D-day

Posted on October 16, 2013

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dog 2013-10-16 at 13.02.06

 

And so we’ve made it to ‘D’ and Denmark, Djibouti, Dominica, Dominican Republic. It almost sounds like a skipping rhyme. And ‘D’ is a nice short letter, made shorter by dint of being able to skip Denmark and Dominica.

The list of Danish writers, from Hans Christian Andersen to Pia Juul, from Karen Blixen to Peter Høeg, is long and well known.  If I could suggest only one Danish book though, it would be a book that changed my life, a book that made me a reader, and a book that at aged 8 (as with Rumer Godden’s The Diddakoi a few years later) made me convinced that prejudice in any form is wrong.  I urge you to read, or re-read, or read to your children, Anne Holm’s I am David. It is not an overstatement to say that I hold the beliefs I hold today, in part, because of this book.

Not so well known perhaps are Dominica writers, but it may surprise you, as it did me, to learn that I had actually read a brilliant novel by a Dominica writer without even knowing it – Jean Rhys’s Wide Sargasso Sea.   This novel should have a place on every reader’s bookshelf. It is haunting, clever, claustrophobic, ahead of its time in dealing with post-colonialism and ‘other-ness’ and it manages all of this in a slim volume of 140 pages by letting the ‘subaltern’ speak 22 years before Spivak wrote her seminal essay.  It’s a book I have bought, lent, never got back, bought again and again and again.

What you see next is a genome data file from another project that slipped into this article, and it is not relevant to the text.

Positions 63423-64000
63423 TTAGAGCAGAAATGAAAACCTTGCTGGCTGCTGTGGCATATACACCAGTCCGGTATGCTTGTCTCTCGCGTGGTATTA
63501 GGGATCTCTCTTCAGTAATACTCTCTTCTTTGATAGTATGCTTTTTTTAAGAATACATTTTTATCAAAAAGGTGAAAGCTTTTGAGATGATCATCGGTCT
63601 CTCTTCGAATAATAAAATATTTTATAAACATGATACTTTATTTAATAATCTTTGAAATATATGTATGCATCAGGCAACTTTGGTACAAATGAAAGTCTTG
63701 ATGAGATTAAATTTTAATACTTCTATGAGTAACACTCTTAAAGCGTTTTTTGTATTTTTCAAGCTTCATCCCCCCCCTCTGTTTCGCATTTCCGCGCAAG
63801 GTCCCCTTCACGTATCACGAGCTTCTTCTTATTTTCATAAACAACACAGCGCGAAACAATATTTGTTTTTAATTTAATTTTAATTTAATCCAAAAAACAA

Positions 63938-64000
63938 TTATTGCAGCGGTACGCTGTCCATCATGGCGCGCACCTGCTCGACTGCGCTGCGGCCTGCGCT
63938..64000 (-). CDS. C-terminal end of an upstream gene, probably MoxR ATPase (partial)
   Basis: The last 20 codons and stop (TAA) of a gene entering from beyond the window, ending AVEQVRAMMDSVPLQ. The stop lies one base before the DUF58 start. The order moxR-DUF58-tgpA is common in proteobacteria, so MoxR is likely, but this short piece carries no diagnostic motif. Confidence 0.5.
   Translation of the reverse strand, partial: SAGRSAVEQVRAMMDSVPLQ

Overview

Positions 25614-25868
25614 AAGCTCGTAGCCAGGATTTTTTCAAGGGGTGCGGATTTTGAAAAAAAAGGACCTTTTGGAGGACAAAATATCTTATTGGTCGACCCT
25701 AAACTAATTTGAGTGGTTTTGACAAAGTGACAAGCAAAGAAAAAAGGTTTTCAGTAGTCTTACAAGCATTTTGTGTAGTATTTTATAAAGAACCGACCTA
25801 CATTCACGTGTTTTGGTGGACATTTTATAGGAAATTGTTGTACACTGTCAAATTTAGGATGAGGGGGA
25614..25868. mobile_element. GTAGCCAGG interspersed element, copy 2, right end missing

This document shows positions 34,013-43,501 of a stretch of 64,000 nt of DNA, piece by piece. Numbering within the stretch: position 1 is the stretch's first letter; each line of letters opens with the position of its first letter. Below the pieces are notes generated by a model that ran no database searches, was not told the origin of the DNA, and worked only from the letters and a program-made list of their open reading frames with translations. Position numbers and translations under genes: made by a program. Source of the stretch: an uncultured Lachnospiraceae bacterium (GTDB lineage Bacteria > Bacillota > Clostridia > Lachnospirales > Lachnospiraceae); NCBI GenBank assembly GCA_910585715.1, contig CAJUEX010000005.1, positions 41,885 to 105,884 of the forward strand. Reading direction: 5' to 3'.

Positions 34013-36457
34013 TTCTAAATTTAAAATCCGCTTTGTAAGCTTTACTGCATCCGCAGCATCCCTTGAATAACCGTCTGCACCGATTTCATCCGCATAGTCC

Meanwhile, I have started my choice for Djibouti, Abdourahman A Waberi’s Passage des larmes (Passage of Tears), which will be the subject of my next post.  Thus far, though, it knocks books like The Reluctant Fundamentalist into a cocked kepi.

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